The Enduring Influence of Joan Jonas at MIT and Beyond: Part I

Professor Emerita Joan Jonas taught at MIT from 1998–2014, and her pioneering performance, video, and installation works from 1960 onward have secured her a place in art history’s firmament. Influence, however, is a more personal and earthly matter; it occurs in the minds and studios of working artists, from workaday problem-solving to the heights of inspiration and everything in between.

To comprehend more fully Jonas’s extraordinary impact ahead of her work for the 2015 Venice Biennale’s US Pavilion, we asked several of her former MIT students and colleagues to share lessons she imparted that made an enduring impression on their artistic work. Jonas’s approach to her class, as these alumni recall, was characterized by openness, boundless curiosity, and vigorous exploration. In this interview series, Pia Lindman, Grady Gerbracht, Sohin Hwang, Rebecca Uchill and Sung Hwan Kim trace the lines of influence from their own art practices to the inimitable work of Joan Jonas.


Pia Lindman was Jonas’s first teaching assistant at MIT in the Visual Art Program in the late 90s. Lindman received her Master of Science in Visual Studies from MIT in 1999, after which she became Jonas’s studio assistant in New York. At MIT, she was a lecturer at the Visual Studies Program (2004–05), then a fellow in the Center for Advanced Visual Studies (2005–06), and finally an artist-in-residence at the Computer Science and Artificial Intelligence Laboratory (2006–07).

Currently, Lindman is a professor and head of environmental art at Aalto University in her native Finland. She helped create the program “Beings and Things,” which is designed to inspire a dialogue between natural sciences, humanities, and art. She is also head of Biofilia, a base for biological art at Aalto University and the only wet lab of microorganisms that is artists-only.

When did you first meet Joan, and what was your role in her performance class at MIT?

I technically never studied under Joan because I was the TA for her performance workshop, but in practice, you learn as much being a TA as you do being a student. I was the only student at that time in the Visual Arts Program that had a practice of performance art. I was also the only woman student at that moment.

When I entered the school, Dennis Adams, who was then the head of the program, asked me to come into his office. The situation was this: I was the only woman artist in the program, and I was also the only person doing performance art and feminist-inspired art. He said: “We need to find you a teacher.” I had never been treated this way before; suddenly, I’m offered this opportunity.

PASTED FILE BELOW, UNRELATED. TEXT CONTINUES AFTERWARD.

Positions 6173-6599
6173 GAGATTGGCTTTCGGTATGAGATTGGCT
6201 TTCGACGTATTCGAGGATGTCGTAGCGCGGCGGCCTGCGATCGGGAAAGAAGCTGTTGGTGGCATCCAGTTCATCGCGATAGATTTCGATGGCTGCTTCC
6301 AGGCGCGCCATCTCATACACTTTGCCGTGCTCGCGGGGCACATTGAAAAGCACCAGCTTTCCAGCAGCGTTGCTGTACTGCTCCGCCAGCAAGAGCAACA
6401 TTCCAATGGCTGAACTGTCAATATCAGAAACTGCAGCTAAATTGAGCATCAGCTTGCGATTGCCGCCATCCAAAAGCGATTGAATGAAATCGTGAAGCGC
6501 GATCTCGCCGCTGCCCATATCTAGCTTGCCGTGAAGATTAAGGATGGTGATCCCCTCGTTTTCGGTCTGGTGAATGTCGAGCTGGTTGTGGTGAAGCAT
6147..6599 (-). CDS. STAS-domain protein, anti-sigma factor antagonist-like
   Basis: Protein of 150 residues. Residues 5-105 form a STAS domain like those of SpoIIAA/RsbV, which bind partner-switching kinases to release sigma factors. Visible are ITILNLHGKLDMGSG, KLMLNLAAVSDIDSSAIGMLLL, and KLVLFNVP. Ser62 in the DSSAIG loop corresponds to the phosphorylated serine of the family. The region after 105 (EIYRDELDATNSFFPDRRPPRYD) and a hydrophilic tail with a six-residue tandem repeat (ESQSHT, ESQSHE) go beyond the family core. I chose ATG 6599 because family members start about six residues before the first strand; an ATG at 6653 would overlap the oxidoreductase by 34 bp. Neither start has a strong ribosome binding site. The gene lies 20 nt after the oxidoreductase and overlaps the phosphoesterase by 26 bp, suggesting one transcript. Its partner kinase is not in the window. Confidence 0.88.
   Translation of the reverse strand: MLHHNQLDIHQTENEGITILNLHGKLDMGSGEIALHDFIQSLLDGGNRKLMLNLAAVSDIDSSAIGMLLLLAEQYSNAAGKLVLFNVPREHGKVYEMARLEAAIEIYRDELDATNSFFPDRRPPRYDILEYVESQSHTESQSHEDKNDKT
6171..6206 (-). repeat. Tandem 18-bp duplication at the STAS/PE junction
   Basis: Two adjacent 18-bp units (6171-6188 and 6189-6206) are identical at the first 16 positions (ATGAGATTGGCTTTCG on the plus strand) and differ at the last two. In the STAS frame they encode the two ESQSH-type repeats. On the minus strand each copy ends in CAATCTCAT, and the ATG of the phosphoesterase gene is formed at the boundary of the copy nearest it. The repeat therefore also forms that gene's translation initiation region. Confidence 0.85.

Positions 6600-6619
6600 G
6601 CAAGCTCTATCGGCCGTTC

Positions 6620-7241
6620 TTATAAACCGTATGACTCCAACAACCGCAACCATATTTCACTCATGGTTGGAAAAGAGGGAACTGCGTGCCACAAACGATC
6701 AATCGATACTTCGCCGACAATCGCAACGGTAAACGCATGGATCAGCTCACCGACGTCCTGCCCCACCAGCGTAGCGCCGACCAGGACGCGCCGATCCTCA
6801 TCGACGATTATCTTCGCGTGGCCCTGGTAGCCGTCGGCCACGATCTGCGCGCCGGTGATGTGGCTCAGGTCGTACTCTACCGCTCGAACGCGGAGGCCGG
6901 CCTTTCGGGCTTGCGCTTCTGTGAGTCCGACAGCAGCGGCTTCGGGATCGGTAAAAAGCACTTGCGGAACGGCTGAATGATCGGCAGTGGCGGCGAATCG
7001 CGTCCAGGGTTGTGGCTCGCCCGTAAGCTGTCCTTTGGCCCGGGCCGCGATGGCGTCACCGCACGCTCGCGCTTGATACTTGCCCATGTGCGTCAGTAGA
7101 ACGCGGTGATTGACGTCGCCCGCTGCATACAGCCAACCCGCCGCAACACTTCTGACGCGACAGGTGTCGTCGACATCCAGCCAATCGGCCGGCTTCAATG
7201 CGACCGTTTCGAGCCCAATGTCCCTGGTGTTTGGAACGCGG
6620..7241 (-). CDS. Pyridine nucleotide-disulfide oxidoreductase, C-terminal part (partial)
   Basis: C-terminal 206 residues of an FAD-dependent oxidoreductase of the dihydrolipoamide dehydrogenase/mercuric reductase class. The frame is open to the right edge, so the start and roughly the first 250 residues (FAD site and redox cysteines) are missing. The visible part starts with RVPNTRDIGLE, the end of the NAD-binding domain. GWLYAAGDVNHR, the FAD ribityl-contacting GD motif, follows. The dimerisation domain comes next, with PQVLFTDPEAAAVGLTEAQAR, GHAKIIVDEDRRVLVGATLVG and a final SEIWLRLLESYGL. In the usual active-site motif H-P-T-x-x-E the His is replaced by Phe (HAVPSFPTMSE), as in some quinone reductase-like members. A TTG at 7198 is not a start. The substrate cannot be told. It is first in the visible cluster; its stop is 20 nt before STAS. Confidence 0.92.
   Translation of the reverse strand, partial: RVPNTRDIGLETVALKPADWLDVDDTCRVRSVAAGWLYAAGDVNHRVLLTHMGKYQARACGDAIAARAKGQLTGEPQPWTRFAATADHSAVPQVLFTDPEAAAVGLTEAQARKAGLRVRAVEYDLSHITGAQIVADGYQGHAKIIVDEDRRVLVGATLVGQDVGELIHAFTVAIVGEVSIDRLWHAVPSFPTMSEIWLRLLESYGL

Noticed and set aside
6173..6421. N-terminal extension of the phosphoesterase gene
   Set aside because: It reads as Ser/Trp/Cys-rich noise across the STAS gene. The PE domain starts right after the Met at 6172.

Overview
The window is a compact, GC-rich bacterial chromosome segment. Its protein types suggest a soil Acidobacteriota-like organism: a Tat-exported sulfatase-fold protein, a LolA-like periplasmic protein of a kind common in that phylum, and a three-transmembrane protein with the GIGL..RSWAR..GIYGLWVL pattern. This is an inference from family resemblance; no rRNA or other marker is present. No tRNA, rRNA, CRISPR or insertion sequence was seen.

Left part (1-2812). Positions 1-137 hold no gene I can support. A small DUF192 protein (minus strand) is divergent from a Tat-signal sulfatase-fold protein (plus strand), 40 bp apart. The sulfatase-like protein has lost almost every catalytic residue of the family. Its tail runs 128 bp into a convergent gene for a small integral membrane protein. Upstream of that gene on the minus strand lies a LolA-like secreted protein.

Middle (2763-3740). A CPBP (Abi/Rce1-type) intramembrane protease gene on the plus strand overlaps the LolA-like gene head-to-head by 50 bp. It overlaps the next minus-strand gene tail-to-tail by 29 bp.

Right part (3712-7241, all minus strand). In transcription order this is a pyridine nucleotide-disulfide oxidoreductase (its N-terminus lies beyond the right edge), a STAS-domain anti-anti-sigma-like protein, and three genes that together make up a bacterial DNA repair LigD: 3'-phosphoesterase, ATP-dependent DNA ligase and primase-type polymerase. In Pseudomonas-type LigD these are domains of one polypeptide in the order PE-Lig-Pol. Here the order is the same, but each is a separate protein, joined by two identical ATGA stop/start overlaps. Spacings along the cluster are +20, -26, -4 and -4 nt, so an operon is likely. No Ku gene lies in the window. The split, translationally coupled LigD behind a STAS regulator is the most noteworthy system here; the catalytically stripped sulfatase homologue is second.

He provided me a list of artists he had contacted, and I thought, these are people are my gods and goddesses. These are the central figures that have inspired me to do feminist performance art, and I could never have dreamt of one of them in the same room with me. Coming from Finland and a different culture and situation, it was amazing. Absolutely amazing.

And that’s when Joan was approached to become a professor at MIT. We talked about it in 1997, and Joan came in the spring of 1998. Dennis had done this research that even though they didn’t really have an MIT professorship to offer anybody—the department was full with Ed Levine, Dennis Adams, and Christopher Hitchcock as full professors, and Julia Scher and Barbara Brougel as lecturers—MIT had special earmarked money for a woman who was distinguished in her field to be hired as a professor to increase equality in the university. It was also symptomatic that all the professors were men and all the lecturers were female; Dennis was really intent on rectifying the situation.

What had been Joan’s influence on you prior to meeting her? Did your expectations differ from the reality of the class? Were there surprises?

Yes, there were lots of surprises. When I was studying at the Art Academy in Helsinki in Finland, I had taken a class that was really hardcore feminist discourse with some tough women who were totally into cultural criticism and post-Marxist feminist critique, and so these very theoretical texts were my bibles.

When I met Joan what struck me was how strongly her position comes from the 60s and 70s, which is quite formally based: based on the practice, based on the forms, based on a critique of previous forms to make new forms. This formalism goes back to the modern period, and I was very much situated in the post-modern critique.

In some ways, our languages were definitely not meeting. And this is one of the strongest teachings that I’ve had from her: I learned to respect where she comes from. There I was, working through form, and slowly getting out of my postmodern preachiness, and back into practice and embodied experience.